Since the foregoing light receiving elements occupy predetermined physical dimensions, the necessary range to be scanned will actually be increased when the above two types of light receiving elements are aligned at the outside of the effective scan field in the scan direction. This results in a wider scan angle, a polygon mirror that will be increased in size if it is employed as the light deflector, and an optical scanning system that will be increased in size if the optical scanning system, having an fθ lens, is interposed between the light deflector and the image plane.

Since the optical path, which contributes to the formation of an image, and the optical path directed to the light receiving elements should be separated from each other, it is difficult to dispose the aforementioned light receiving elements in proximity to an image plane in terms of mechanical design, and, hence, the range of actual scan is increased.

SUMMARY OF THE INVENTION

It is therefore a general object of this invention to provide an optical scanning system having a scan angle smaller than that of an existing optical scanning system.

Another object of this invention is to provide an optical scanning system which is compact in size and inexpensive in cost.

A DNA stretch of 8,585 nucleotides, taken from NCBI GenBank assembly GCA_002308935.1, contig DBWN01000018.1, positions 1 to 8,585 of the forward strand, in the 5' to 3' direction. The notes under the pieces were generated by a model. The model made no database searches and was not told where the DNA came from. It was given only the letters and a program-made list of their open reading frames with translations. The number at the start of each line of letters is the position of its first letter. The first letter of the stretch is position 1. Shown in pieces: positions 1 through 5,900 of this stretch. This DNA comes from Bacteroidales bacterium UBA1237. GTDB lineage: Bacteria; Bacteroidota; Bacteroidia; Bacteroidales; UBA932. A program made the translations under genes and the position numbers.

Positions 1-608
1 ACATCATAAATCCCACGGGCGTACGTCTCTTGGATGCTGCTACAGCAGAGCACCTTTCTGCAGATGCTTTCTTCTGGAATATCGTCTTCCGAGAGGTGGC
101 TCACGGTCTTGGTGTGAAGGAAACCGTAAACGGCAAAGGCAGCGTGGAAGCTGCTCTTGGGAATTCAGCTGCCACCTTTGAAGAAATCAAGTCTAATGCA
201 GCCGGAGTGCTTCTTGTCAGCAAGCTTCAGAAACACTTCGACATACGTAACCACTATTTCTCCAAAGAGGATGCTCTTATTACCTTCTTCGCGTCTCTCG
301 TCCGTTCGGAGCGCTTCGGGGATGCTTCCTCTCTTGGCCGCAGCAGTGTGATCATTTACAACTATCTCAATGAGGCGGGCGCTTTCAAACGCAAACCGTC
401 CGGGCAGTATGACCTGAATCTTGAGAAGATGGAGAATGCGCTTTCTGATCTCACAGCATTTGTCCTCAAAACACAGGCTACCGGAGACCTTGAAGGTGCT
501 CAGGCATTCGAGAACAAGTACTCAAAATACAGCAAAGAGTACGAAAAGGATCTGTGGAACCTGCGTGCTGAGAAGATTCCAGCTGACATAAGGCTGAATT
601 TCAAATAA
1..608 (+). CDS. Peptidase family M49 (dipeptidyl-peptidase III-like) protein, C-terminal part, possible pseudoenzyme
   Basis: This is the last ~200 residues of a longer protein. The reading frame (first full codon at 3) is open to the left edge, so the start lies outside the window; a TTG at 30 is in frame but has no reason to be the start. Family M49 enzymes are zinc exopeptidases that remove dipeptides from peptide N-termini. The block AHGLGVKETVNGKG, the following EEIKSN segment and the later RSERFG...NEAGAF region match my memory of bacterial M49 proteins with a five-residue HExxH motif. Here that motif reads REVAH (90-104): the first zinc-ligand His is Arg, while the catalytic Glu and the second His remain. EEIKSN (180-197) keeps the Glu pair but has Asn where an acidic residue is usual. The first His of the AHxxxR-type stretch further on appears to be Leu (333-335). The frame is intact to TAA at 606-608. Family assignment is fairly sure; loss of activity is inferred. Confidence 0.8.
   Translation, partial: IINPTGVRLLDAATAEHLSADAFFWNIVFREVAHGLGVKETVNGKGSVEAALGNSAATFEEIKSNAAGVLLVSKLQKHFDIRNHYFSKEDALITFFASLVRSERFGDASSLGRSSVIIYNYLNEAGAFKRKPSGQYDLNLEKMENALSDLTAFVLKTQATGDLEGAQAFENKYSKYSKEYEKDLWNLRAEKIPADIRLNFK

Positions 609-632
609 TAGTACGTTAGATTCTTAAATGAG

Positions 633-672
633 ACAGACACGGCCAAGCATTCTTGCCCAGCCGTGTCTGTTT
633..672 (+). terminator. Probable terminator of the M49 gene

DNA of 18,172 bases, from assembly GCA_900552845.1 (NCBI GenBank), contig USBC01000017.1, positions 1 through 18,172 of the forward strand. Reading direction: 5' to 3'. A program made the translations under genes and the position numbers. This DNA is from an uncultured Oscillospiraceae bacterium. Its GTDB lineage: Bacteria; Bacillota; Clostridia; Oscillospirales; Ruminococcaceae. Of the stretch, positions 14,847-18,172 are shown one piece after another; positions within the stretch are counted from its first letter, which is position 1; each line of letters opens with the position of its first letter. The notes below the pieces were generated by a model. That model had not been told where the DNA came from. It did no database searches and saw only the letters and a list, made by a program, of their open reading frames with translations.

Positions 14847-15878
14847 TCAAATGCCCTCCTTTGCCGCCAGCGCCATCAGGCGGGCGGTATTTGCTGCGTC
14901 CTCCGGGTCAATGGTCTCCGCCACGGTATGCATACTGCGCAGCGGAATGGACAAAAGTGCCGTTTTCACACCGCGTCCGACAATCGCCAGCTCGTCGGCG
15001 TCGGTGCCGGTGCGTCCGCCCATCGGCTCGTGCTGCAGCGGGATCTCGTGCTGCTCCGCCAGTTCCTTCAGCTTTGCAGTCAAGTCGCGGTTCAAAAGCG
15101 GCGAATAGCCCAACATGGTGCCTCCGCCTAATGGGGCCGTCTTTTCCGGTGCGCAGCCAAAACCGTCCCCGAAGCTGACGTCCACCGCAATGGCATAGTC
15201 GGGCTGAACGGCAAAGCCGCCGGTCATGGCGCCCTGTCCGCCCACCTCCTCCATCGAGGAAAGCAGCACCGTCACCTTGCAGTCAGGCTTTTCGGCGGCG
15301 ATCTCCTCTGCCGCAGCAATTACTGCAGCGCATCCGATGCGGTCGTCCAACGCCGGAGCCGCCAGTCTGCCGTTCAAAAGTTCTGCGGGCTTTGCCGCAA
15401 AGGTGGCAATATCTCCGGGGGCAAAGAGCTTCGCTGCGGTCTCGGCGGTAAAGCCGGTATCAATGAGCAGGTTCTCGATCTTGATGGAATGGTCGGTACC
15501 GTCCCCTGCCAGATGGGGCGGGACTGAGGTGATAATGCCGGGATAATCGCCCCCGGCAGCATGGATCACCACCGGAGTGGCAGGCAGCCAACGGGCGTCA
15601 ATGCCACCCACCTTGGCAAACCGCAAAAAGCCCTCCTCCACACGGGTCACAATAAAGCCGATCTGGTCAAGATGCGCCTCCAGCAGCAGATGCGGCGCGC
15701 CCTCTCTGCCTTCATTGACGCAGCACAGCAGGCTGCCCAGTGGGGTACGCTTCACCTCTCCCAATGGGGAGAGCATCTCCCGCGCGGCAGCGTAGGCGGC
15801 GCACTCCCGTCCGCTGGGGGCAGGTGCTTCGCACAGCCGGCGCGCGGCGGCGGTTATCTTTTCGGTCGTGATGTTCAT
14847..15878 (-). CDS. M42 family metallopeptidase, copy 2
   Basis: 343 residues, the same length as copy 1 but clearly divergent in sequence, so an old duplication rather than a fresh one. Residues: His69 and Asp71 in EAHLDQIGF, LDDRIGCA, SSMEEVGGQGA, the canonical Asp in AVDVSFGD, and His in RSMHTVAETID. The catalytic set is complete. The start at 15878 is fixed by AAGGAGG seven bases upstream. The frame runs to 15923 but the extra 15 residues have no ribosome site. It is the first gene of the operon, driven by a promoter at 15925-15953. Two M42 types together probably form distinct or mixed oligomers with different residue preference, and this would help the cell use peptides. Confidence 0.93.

To these ends, according to one aspect of this invention, there is provided an optical scanning system wherein the optical scan across an image plane is achieved by the deflection of a light beam by means of a light deflector, and wherein a scan timing is detected by one of two light receiving means and the amount of scanning light is detected by the other means, these two light receiving means being disposed in the scan direction at one side external to an effective scan field which is defined within the image plane, the improvement comprising:

a light beam splitting means for separating the light beam into at least two beams, the splitting means being disposed between the light deflector means and the image plane and also located where the light beam which is deflected beyond the effective scan field passes by, whereby one of the split beams produced by the light beam splitter means falls on either of the two light receiving means whilst the other split beam falls on the remaining receiving means.

The effective scan field is defined herein as an area in which an actual image is produced by scanning.

The above configuration allows each of two light beams, which are split from a single light beam, to fall on the first light receiving means and the second light receiving means, respectively. Consequently, it is possible to reduce the scan angle to such an extent that the angle covers a range of scan in which the light receiving elements are disposed only on one side external to the effective scan field.

BRIEF DESCRIPTION OF THE DRAWINGS

FIG. 1 is a schematic representation of an optical scanning system according to one embodiment of this invention;

FIG. 2 is a schematic plan view showing the optical scanning system shown in FIG. 1;

FIG. 3 is a schematic plan view showing a conventional optical scanning system; and